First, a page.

Sunday, February 10, 2008
MY LEE WILEY
HERE IS A CLIP from an award-winning 45-minute 2002 Japanese TV documentary in which Japanese actress-singer Nobuko Miyamoto goes in search of "her" Lee Wiley. Translated narration spoken by Bill Reed (i.e., Me!). One of the participants in the docu, Gus Kuhlman, talked about the making of the film in an online oral history.
"Lee Wiley came down. I met her, and we became friends. And I always made---there was a lot of interest in---I wrote a small book about it. One time I got a call from a producer in Japan who said that they wanted to do a documentary on Lee Wiley. I'll try to shorten the story. Her picture up there. That's the Japanese actress who was an award-winning actress in Japan, who was going to be the main one who was acting in this. What happened was her husband was a director [Juzo Itami of "Tampopo" fame]. One day he threw himself out of a six-story window, out of his office, and killed himself. And she went into a terrible state, and she wasn't doing any movies or doing anything. And she heard Lee Wiley's song--she was singing, And she just fell in love with this, and she liked that, and she heard more of her. She tried to learn more about Lee Wiley, and she couldn't learn anything. So they went on the Internet and asked for anyone who could give her help on Lee Wiley. And they got no answer. They were just about to withdraw and give up the idea when they got an e-mail from Barbara Lea. She's a singer here who is currently singing in New York City and is another good friend of mine. And she said, "Get a hold of Gus Kuhlman if you want to know more about Lee Wiley." So they did. They contacted me, and that did it. From that point on they were able to make the movie. So she didn't impersonate Lee Wiley. It was called 'My Lee Wiley', and she just wanted to learn more about her singing and everything. So part of it was filmed here right in this room and outside. They did a heck of a job. It was named Documentary of the Year in Japan in 2002. So it was a lot of fun to do. No script or anything. It was just off-the-cuff stuff. It was very nice. I have some pictures upstairs of that, too, when they were filming here. And they had sent us some VCR's of her earlier films that she had done before this. So we got to know who she was, too. We still correspond."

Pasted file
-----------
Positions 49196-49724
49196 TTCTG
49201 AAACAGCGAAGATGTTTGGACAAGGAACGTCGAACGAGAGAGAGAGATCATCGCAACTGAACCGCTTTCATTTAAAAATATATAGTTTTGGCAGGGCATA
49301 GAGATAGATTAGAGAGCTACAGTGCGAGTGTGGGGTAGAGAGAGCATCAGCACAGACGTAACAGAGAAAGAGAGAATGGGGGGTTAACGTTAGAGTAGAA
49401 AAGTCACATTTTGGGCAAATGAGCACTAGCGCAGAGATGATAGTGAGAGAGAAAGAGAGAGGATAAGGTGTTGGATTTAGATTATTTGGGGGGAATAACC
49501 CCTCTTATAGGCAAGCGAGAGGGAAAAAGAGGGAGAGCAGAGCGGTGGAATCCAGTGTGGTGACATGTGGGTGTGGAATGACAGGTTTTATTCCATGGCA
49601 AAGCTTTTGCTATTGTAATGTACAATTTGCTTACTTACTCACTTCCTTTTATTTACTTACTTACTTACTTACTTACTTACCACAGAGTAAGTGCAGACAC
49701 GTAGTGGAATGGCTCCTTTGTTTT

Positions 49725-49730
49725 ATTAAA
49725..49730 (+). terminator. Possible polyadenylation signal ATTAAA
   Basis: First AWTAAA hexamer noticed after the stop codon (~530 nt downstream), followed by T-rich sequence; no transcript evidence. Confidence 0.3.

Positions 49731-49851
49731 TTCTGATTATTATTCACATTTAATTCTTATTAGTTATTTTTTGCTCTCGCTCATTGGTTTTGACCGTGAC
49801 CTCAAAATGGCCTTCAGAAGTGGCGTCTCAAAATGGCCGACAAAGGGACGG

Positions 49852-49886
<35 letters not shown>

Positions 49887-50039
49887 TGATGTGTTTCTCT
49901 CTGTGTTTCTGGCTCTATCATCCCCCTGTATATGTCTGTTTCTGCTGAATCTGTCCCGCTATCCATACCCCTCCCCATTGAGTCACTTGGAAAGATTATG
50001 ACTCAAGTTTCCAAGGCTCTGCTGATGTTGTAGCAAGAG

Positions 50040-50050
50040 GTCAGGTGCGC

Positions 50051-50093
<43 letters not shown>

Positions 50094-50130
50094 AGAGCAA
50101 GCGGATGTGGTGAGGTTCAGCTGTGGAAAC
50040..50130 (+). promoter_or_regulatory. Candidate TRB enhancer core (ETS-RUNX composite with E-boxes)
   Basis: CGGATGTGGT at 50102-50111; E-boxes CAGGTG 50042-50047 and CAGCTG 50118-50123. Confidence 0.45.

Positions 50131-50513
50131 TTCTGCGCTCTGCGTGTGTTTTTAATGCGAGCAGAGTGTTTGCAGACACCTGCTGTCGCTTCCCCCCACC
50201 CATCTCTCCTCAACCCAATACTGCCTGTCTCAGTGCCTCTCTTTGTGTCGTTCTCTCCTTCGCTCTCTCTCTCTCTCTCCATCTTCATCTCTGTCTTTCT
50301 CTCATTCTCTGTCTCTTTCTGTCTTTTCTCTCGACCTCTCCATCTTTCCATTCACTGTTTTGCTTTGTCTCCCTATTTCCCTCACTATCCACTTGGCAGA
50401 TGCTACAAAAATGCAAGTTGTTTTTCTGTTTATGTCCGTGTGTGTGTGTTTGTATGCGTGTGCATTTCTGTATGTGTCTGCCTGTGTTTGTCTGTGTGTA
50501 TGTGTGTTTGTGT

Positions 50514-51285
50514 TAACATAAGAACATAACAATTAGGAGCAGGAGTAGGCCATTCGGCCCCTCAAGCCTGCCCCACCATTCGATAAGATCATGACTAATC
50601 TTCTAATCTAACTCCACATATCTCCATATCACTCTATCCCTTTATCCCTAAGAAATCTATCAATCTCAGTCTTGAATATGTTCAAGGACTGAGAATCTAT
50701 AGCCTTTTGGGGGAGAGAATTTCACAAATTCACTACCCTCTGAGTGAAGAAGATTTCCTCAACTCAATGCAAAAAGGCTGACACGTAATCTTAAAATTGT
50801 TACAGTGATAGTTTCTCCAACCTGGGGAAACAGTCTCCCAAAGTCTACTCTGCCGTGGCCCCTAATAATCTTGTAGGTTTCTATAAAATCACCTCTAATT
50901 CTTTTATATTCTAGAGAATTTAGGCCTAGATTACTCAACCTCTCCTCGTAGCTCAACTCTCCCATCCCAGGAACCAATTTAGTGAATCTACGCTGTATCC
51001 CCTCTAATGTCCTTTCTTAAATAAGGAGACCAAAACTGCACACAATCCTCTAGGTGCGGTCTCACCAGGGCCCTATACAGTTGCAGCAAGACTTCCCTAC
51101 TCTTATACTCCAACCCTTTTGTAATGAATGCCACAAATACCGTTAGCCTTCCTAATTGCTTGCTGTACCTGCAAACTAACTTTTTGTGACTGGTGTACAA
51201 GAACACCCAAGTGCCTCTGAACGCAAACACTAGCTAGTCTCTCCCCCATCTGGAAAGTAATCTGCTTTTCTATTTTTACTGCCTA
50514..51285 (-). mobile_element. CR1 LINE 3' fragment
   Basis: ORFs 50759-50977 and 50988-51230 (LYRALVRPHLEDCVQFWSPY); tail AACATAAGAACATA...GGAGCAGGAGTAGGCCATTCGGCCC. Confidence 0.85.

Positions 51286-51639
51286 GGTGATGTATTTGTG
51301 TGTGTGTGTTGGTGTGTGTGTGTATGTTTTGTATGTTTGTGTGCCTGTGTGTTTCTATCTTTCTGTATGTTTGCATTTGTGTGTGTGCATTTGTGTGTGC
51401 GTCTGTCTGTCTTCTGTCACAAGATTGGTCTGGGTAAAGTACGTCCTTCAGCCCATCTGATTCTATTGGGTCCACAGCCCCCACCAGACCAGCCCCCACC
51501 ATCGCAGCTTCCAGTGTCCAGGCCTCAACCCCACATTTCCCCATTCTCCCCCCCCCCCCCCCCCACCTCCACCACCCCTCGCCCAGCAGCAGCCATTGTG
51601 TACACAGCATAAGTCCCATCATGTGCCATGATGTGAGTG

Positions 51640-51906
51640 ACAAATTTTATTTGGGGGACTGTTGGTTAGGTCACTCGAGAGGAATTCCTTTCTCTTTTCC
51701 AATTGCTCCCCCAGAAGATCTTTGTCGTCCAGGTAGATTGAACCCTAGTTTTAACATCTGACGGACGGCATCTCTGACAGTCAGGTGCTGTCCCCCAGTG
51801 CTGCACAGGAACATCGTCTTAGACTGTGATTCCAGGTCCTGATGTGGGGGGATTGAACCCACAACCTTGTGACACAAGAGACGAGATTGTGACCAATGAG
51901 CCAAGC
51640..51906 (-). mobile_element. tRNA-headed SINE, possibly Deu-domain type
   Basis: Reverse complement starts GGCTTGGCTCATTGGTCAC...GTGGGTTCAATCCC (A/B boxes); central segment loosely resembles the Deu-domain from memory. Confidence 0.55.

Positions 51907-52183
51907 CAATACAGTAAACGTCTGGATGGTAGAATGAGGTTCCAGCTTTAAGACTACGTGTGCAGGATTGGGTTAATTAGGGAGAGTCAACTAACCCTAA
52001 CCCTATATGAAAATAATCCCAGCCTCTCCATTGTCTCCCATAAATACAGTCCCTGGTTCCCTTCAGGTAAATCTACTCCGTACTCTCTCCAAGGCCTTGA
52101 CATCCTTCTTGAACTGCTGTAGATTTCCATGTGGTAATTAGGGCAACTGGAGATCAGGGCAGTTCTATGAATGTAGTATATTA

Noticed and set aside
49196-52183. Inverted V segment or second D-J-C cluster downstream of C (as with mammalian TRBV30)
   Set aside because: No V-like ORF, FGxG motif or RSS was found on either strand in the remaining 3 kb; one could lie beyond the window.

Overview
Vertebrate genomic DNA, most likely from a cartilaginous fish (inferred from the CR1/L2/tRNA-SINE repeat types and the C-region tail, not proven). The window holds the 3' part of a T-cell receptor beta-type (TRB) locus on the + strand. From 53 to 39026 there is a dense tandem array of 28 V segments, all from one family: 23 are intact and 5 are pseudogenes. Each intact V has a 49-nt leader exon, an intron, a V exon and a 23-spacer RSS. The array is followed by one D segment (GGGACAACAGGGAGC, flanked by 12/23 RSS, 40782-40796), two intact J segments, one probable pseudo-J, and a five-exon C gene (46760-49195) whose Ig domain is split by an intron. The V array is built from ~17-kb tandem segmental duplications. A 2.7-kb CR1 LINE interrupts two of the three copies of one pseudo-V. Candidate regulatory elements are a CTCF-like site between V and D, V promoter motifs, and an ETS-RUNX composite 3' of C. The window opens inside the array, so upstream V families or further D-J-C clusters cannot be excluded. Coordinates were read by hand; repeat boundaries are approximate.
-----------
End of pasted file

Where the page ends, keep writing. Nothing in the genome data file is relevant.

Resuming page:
Thanks to Jeremy Cavaterra and Kurt Reichenbach
Posted by Bill Reed at 10:30 AM